Updated: Friday, 09 March 2007
A teacher and fine artist, Hugh Kappel was born in Berlin in 1910 on the eve of world war. The Kappels were an aristocratic family of Jewish heritage though, like many German Jews, they did not practice the religion. In fact, Hugh, his older brother Albert, and younger brother Peter were all baptized Lutheran. The Great War led to the quick promotion of Hugh's father within the military where he soon became a high-ranking officer. Whether or not he was blamed for the ignominy of defeat that would become the hallmark of Hitler's speeches, Hugh's father would nevertheless suffer the wrath of anti-Semitism that later forced the wealthy Kappels from the country and sent most to America. But before the Nazis rose to power, in economically depressed Germany, Hugh enjoyed the fruits of affluence. He prided himself in his excellent German schooling where he received an M.A. in philosophy -- a discipline that became his lifelong passion. His German education was soon followed by Parisian art school where he had the opportunity to work with the greats of 1930s' Paris. This unique exposure to the German expressionists and the artists of the Parisian milieu would enduringly inform his art. But the psychological trauma left by his fleeing of the Nazis in 1938 for New York City would continue to mark the rest of his life and his work, each day haunting his waking dreams.
War intruded to disrupt his grand plan, effectively eviscerating his considerable inheritance and expected life of leisure. One result was the chronic re-emergence of his latent mental illness. As described by Eleanor Quirt, a friend, colleague and benefactor, Hugh was alternately "appealing and appalling," charming and frustrating. His illness, exacerbated by stress, would sometimes emerge at the most inopportune time and leave his life in shambles. But in between schizophrenic episodes, he was a most kind, wonderful friend and sensitively brilliant artist.
It was the charming and mannered Hugh Kappel who in 1940 met Anne Heyneman at a party in New York City's Gramercy Park. They were two souls driven by art: cosmopolitan Hugh and bright, young Anne, an explorer from Berkeley, California who, after graduating from her hometown university, sought out adventure on the East Coast. She found it in a well-educated, well-heeled refugee from Berlin by way of the Sorbonne. Together they wrote and illustrated children's books such as The Happy Hippopotamus and The Whoosits. All the while, Hugh worked to blend his European sensibilities with the New York art crowd. Also in 1940, he became an American citizen, accepting his adopted country as his own. Life in America, despite war's trauma, held so much promise.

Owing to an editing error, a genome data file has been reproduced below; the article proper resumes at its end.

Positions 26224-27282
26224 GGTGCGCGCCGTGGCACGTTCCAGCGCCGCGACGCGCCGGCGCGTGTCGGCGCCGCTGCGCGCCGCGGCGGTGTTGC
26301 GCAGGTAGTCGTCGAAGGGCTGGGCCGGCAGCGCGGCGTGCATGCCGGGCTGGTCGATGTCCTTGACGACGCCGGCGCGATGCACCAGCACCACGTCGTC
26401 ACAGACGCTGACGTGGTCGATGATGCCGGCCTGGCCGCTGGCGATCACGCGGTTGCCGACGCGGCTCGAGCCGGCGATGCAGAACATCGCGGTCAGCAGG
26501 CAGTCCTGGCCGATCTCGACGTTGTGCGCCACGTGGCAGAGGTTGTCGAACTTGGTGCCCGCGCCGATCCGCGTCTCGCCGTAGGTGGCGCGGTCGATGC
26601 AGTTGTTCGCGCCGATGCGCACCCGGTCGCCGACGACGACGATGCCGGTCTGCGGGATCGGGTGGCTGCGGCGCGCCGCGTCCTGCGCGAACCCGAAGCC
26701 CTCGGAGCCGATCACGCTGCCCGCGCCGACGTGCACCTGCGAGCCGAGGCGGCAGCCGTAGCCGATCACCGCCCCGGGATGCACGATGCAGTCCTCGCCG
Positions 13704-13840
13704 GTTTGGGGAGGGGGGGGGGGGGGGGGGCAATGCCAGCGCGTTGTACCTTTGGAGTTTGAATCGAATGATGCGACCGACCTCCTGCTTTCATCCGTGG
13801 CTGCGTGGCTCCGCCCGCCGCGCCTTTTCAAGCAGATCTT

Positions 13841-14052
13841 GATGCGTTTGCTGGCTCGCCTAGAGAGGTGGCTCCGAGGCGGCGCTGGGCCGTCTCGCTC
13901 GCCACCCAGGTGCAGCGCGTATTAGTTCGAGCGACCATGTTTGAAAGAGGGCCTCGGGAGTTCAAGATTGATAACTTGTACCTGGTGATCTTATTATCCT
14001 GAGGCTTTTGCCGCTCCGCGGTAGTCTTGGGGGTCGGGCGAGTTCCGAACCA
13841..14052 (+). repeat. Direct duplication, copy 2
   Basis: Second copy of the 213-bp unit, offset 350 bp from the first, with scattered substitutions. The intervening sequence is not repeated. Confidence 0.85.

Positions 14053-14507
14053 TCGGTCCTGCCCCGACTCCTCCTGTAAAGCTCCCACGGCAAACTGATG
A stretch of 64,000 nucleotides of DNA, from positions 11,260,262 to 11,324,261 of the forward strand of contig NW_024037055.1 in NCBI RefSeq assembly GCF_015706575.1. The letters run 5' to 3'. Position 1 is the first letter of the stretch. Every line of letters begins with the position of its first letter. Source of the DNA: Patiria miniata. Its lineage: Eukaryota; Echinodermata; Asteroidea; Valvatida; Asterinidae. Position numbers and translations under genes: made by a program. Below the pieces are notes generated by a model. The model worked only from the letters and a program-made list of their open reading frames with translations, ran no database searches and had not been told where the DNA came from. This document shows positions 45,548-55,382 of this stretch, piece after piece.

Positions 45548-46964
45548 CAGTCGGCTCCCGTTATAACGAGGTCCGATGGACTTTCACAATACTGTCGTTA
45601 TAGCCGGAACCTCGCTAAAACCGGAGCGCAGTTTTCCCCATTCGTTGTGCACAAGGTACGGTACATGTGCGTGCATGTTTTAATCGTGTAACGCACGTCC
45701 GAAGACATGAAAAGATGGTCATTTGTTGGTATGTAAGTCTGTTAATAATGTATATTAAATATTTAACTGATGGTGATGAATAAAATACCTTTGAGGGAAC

However, as time passed and especially after the birth of his child, Karen, in 1946, Hugh fell victim to constant employment pressures. His erratic mental states eventually led to his divorce from Anne and the estrangement from his daughter. Nevertheless, this chaos soon came under his control as he found employment in Minneapolis at the College of Art and Design where he taught art. There, he helped to foster the burgeoning arts community on the American "frontier." Always gregarious, he felt deeply part of the society of artists that were beginning to be embraced by the arbiters of American art.
His life spans the century and, as such, also spans various artistic movements. He was very versatile in his ability to absorb, question, and process the different problems of his current social setting. His earliest work begins with portraiture, naturalistic and unadorned. Subsequently, a blend of both German expressionism and French impressionism guides his work in watercolors, capturing a bold balance of nature and urban life. In New York, he engaged in print-making, his technique applied to the commercial assignments of the day. Much later, his collages reflect postmodern pastiche effects, but his work was also deeply influenced by his abiding belief in surrealism. Hence, his collages, perhaps most honestly, reflect the restrained chaos of his internal life.
I am eager to promote his work because I believe him to be not only a highly skilled artist but also representative of many deeply influential artistic innovations. He was a man at once on the periphery -- since he was not an initiator -- and also at the center, for he was often at the right place at the right time. As we look back to consider post-war or contemporary American art of the twentieth century, Hugh Kappel should figure into our assessment. He was highly regarded by his colleagues and students; I believe history will look upon him with the same high regard.
If you have any information about Hugh Kappel that might contribute to either his biography or an interpretation of his work, please contact me. He was a memorable man and artist whom time must not forget.
For some specific memories from Eleanor Quirt, visit her page.
(Many thanks due to Eleanor Quirt and Stewart Turnquist, without whose stalwart recollections the writing of this biographical sketch would not have been possible. Hugh's friends continue to remember him well and fondly.)
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All materials copyrighted 2003 by Anthony Hale: firstname.lastname@example.org